At Dell Technologies World in Las Vegas this week, the focus fell heavily on advances in data storage and digital transformation.
Dell Technologies this week launched several new Dell EMC storage and server products designed to power up the Modern Data Centre, addressing a wide range of traditional and emerging data centre workloads to help customers drive better business outcomes.
The products were launched at Dell Technologies World in Las Vegas, at a time when organisations race to capitalise on the benefits of emerging technologies ahead of their competitors. According to a recent ESG global survey commissioned by Dell EMC and Intel of 4,000 IT decision-makers, 81% agree if they do not embrace IT Transformation, their organisations no longer will be competitive in their markets.
“The Modern Data Centre is the proving ground for our customers to gain a digital advantage over their competition and achieve better business outcomes,” said Jeff Clarke, Dell vice chairman for products and operations. “Dell EMC is delivering the Modern Data Centre innovations that our customers require, with new solutions that are engineered using future-proof technology to take on the data centre challenges of today and to support the next big thing that our customers are imagining for tomorrow.”
Dell provided the following information on new products and services:
Dell EMC PowerMax
Dell EMC’s PowerMax, the future of enterprise-class storage, is architected with end-to- end NVMe and a built-in, real-time machine learning engine. Building on the legendary architecture and capabilities of Dell EMC’s flagship storage system, PowerMax is the world’s fastest storage array, delivering up to 10M IOPS and 50% better response times – 2x faster than the nearest competitor.
Architected with end-to-end NVMe to support NVMe-over-Fabrics and high-speed, low- latency Storage Class Memory (SCM), PowerMax is not only fast, smart and efficient, but also engineered to handle the world’s most demanding application workloads.
In addition, the PowerMax OS includes a machine learning engine, which makes autonomous storage a reality, leveraging predictive analytics and pattern recognition to maximize performance with no management overhead. Built-in machine learning is the only cost-effective way to leverage SCM. Dell EMC is also the only company that can provide this level of storage software intelligence – currently analyzing 425 billion data sets in real time across its high-end All-Flash customer base.
PowerMax also includes inline deduplication and enhanced compression providing up to 5:1 data reduction, while delivering industry-leading security, protection and resiliency. It achieves greater than “six nines” availability to help ensure zero downtime of business-critical applications.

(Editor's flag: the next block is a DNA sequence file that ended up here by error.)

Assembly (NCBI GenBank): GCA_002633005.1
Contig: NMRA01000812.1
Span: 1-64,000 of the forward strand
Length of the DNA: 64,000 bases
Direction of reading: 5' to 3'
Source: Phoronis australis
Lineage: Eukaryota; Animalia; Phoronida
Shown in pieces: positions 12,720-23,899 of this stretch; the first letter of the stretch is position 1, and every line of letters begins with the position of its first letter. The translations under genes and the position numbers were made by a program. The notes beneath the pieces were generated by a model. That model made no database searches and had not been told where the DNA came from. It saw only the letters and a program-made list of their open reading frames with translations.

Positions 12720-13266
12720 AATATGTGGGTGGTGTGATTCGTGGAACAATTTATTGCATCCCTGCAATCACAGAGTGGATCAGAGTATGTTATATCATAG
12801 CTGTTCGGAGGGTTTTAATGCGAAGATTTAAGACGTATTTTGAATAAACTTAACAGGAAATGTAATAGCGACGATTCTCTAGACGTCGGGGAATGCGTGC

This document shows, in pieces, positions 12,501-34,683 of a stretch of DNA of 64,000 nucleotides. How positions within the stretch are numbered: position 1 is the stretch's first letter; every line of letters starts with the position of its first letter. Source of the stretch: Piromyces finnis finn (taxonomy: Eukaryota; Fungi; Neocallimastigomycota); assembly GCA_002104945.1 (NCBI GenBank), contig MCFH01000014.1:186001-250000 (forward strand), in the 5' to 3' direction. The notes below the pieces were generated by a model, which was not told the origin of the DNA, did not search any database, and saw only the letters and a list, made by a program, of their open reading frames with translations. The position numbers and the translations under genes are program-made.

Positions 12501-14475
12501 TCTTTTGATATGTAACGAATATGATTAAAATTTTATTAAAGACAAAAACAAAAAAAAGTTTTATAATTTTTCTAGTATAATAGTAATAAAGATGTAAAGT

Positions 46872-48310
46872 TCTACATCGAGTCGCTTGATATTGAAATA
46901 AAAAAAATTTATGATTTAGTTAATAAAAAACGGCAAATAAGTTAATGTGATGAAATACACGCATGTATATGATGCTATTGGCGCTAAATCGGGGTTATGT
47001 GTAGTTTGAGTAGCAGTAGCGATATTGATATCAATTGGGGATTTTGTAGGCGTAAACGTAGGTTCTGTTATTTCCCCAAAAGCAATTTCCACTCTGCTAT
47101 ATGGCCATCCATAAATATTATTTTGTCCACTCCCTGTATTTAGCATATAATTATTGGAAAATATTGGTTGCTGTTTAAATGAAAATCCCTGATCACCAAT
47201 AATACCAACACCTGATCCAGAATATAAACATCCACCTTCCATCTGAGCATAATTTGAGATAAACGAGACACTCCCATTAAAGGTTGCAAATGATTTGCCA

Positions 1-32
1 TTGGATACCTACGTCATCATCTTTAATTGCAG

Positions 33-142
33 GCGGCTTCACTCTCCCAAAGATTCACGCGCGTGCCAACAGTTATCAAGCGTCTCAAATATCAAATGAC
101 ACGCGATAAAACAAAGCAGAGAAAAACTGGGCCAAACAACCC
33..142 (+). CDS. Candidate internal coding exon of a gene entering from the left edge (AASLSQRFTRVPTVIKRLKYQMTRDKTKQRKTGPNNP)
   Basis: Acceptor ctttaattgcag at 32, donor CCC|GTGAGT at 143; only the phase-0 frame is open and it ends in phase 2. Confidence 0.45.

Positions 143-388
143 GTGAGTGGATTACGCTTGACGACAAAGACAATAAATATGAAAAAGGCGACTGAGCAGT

Storage solutions are increasingly being consumed within converged infrastructure, namely the Dell EMC VxBlock System 1000. As the industry’s leading provider of converged infrastructure systems, Dell EMC offers expanded options for VxBlock 1000 customers who can benefit from fast, smart and efficient storage with new support for PowerMax with end-to-end NVMe and XtremIO X2 All-Flash arrays. This means that the VxBlock system breaks the physical boundaries of traditional CI and offers enterprises even greater simplicity and flexibility to help accelerate their IT and digital transformation efforts.
To speed implementation of PowerMax or VxBlock in their environment, customers can take advantage of Dell EMC ProDeploy Plus services for up to 66% faster deployment and up to 49% fewer technical support calls. Customers can also choose ProSupport Plus for consistent best-in-class support delivered across their environment and up to 75% faster service request response time.
Dell EMC XtremIO Replication
XtremIO X2 All-Flash arrays gain major updates with the new XIOS 6.1 operating system, including delivering the industry’s most efficient replication across a wide area network (WAN). X2 metadata-aware native replication is highly efficient and provides an added level of data protection for application workloads. XtremIO replication sends only unique data to the remote site to minimize bandwidth requirements by 75% or more, enabling potential network cost savings. XtremIO replication requires up to 38% less storage space15 at disaster recovery sites and operates with predictable performance to achieve recovery point objectives of 30 seconds.